So would anyone care to explain VO2... (Read 2242 times)


I've got a fever...

    If you're running less than 50 miles a week then the best way to improve your VO2max (not the Trent definition but the spaniel definition (and the definition that nearly everyone in the running world uses and understands when they say VO2max) is to simply run more. No workouts you can do will have nearly the same impact as just adding more miles.
    Fixed. Well said, Mikey.

    On your deathbed, you won't wish that you'd spent more time at the office.  But you will wish that you'd spent more time running.  Because if you had, you wouldn't be on your deathbed.


    Just Be

      No! You've fallen for Trent's B.S. Your VO2max, as spaniel said, is your max now, at this point in time. It has nothing to do with your mythical "potential," which obviously can never be measured.
      For some reason the theory of relativity comes to mind.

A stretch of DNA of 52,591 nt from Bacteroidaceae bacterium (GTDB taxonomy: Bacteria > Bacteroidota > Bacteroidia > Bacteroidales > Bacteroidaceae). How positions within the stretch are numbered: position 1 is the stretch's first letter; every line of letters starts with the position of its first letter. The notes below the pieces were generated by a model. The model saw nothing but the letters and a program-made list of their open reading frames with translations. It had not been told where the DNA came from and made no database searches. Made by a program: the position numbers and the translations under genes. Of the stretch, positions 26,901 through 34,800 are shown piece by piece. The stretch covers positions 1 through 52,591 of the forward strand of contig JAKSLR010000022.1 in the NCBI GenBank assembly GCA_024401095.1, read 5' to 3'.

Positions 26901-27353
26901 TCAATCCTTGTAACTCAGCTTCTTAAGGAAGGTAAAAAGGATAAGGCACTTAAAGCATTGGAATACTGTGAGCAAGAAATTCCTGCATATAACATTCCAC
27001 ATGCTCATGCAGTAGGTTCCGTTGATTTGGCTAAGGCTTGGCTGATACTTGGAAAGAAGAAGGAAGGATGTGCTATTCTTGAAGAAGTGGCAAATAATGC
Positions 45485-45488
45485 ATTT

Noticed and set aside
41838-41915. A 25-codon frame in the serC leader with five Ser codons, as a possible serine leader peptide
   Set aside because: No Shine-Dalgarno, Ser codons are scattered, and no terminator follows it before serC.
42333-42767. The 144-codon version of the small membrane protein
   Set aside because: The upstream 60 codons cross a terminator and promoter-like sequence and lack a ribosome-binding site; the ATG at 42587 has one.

Right on Hereford...

        Yup. And that's elites. Us normal types are never, ever going to do enough training for it to even be a consideration. Whatever my VO2max may be, whether its fixed or changeable, has exactly zero impact.
        JK, you don't have to know your VO2max, but improving it will make you a better runner, right? At least at 5k distances or less. Everest asked a legitimate question (one that's already been answered on this thread, but nonetheless...Smile) about how to improve VO2max. The short answer is by doing a certain type of intervals. This can make you significantly faster in a short period of time. For example, I used this type of workout to help take me from a 21:08 5k to a 19:30 in a little over a month last year. But these types of improvements tend to plateau quickly as well. The long answer (well, I guess I mean the "other" short answer) is "run more," as MikeyMike says. And this is the answer that will lead to the best long-term results.